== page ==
Hello there, Weekend Warriors! If you’re relocating to London, please join me again as I über-informally chronicle the British monarchs. Last week we saw the sad, brief reign of Edward V, the boy-king who was allegedly murdered by his very uncle, the new King Richard III.

The unscrupulous Richard III will be the last king to reign from the York line and indeed of the Plantagenet dynasty after a long line of its Yorkist and Lancastrian factions have served (the very family that engaged in civil war over this power, known famously as the War of the Roses). As we saw in earlier posts, Richard was instrumental in bringing his brother, Edward IV, to the throne, but in disposing of young Edward V, Richard himself is crowned in 1483.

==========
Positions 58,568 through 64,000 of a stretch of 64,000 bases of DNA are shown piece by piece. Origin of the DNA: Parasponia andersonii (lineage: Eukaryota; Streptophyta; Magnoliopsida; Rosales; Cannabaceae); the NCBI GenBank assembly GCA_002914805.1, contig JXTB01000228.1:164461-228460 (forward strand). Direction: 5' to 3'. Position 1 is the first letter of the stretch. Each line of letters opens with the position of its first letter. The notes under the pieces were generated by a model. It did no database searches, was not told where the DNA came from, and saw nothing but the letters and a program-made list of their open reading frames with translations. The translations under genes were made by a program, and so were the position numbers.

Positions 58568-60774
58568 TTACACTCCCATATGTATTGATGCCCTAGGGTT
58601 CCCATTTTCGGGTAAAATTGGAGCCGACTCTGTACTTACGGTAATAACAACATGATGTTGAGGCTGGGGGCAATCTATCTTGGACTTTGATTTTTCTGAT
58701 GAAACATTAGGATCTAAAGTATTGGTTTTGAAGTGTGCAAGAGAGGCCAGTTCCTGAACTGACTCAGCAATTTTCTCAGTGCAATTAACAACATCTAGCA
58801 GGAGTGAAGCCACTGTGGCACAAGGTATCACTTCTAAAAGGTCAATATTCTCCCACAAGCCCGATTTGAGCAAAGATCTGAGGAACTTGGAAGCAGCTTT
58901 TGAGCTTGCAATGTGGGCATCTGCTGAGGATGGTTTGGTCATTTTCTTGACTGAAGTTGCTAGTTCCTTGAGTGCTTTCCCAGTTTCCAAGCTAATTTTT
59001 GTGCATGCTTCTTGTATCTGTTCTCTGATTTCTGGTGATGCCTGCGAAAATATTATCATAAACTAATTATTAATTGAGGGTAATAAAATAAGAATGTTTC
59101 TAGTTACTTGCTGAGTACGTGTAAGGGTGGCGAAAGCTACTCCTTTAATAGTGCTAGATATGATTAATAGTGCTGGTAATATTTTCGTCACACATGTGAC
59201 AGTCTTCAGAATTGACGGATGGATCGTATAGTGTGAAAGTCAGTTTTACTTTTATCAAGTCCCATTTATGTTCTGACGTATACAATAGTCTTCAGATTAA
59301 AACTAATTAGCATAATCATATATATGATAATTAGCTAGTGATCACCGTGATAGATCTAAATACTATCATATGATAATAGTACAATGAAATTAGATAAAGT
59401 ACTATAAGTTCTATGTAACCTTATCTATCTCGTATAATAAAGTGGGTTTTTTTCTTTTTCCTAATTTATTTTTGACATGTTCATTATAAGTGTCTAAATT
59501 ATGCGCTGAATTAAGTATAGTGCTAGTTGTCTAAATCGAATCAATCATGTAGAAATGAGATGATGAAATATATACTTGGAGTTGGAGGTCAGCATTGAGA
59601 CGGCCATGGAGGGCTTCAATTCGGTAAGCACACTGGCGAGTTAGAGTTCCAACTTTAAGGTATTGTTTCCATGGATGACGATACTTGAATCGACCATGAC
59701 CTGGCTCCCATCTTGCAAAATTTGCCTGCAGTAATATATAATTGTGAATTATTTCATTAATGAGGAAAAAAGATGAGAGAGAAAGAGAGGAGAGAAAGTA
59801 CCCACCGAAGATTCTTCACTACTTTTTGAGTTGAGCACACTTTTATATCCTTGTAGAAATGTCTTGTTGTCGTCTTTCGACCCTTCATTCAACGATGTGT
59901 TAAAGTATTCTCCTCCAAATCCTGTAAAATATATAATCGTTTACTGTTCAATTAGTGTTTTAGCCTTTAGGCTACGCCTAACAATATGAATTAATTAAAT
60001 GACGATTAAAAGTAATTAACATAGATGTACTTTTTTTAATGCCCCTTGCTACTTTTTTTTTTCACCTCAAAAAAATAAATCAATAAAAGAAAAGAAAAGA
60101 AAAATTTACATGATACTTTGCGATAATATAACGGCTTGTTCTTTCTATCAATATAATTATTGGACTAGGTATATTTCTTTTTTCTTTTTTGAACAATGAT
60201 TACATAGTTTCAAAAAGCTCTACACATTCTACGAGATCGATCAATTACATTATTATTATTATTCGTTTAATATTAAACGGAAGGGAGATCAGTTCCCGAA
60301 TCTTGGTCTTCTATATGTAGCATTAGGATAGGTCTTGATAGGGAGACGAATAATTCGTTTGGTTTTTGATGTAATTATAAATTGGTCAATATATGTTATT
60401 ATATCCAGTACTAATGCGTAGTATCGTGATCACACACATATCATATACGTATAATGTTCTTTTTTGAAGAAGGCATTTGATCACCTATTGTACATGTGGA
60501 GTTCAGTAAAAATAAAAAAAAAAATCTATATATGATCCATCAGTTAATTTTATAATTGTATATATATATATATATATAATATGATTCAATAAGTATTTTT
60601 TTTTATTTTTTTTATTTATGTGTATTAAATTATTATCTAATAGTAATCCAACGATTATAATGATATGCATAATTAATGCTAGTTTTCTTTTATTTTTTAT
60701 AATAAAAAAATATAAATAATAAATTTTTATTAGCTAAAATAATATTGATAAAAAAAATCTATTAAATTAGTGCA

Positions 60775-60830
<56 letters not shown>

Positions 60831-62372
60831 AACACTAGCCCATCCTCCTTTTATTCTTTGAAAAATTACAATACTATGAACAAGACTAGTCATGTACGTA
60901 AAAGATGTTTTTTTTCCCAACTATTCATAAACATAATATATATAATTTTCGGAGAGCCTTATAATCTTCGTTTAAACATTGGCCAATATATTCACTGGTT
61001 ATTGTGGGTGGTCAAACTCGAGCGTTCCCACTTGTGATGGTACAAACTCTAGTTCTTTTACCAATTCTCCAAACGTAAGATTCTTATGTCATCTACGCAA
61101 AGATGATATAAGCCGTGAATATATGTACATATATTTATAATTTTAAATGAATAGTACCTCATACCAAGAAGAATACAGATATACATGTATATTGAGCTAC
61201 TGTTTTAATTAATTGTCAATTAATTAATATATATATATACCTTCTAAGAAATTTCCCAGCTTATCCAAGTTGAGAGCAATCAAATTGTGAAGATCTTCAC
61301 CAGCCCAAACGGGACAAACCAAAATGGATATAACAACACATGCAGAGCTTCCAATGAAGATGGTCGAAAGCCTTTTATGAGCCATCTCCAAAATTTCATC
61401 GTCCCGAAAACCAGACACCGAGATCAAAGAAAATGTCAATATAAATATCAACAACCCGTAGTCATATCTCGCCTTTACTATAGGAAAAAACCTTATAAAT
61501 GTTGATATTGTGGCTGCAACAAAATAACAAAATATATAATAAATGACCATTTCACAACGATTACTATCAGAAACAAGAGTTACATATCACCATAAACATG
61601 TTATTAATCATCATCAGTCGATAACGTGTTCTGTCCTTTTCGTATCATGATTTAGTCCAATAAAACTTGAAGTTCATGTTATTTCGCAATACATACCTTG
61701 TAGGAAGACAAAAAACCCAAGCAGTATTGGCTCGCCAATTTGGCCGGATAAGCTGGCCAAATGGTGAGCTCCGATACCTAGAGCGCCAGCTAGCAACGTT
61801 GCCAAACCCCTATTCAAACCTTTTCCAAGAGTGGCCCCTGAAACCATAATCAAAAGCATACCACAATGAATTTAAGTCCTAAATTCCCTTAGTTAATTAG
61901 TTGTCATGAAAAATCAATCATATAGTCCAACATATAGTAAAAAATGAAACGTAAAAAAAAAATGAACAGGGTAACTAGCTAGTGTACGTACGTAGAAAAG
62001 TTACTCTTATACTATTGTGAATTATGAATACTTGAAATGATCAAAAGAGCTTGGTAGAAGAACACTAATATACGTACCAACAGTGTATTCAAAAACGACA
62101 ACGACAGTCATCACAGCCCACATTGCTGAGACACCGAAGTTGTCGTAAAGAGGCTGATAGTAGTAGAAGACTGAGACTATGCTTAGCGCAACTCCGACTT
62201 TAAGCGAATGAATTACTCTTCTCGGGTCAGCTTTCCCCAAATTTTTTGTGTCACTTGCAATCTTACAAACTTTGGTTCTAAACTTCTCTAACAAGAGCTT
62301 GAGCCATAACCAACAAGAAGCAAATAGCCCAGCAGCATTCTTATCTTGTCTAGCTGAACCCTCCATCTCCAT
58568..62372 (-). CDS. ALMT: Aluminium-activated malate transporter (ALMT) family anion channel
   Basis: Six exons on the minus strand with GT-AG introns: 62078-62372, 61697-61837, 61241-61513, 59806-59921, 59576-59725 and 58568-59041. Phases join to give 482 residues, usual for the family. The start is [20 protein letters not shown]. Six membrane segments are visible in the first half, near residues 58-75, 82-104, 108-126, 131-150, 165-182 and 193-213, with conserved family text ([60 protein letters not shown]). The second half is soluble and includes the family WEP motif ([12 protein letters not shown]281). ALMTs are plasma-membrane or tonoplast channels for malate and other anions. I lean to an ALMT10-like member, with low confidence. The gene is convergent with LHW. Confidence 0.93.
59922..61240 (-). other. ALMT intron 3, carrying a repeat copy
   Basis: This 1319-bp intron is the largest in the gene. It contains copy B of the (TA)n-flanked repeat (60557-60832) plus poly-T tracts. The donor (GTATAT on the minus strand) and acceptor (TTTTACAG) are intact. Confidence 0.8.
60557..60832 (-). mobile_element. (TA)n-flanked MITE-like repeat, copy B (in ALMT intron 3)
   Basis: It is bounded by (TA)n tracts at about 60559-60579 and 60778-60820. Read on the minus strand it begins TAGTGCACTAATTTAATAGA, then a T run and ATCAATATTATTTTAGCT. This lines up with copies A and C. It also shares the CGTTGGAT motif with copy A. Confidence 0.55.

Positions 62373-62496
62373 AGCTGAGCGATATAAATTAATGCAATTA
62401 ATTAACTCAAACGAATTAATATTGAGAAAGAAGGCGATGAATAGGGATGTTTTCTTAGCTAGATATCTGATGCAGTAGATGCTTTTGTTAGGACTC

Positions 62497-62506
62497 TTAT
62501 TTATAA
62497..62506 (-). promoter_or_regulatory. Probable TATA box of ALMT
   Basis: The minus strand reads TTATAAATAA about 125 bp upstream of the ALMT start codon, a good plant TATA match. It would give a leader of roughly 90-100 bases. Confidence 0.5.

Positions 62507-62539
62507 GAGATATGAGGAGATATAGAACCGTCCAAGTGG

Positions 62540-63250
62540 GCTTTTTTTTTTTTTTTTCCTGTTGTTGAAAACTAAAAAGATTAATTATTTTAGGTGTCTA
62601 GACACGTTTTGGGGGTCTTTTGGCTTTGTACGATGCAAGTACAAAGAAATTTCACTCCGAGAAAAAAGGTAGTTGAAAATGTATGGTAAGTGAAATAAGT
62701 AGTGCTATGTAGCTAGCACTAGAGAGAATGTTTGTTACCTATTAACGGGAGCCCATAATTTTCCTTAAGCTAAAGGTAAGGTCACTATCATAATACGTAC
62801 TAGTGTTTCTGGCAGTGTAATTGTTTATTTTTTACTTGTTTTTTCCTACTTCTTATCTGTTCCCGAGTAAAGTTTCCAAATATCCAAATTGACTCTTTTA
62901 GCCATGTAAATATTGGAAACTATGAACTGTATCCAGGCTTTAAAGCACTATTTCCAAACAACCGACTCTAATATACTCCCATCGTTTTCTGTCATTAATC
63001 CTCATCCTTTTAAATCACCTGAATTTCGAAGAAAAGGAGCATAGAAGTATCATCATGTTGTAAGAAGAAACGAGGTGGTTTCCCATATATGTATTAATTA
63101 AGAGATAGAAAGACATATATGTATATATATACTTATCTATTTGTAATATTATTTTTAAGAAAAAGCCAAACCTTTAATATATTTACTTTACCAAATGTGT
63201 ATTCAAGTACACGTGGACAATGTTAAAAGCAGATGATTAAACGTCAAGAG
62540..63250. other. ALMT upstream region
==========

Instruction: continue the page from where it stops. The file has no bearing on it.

That same year, the Duke of Buckingham—who had once assisted Richard III—raises a rebellion against the king, but he is readily defeated. Nonetheless, the rising was enough to strip away some of the nobility’s support for the new king. Buckingham’s aim was to replace Richard III with a man by the name of Henry Tudor, who is a more distant relation to the Lancastrian line. Tudor’s troops rally in 1485 and defeat Richard III at the Battle of Bosworth Field, where the king is killed.

On Richard III’s death ascends a new monarch, King Henry VII. And thus begins the House of Tudor…

 

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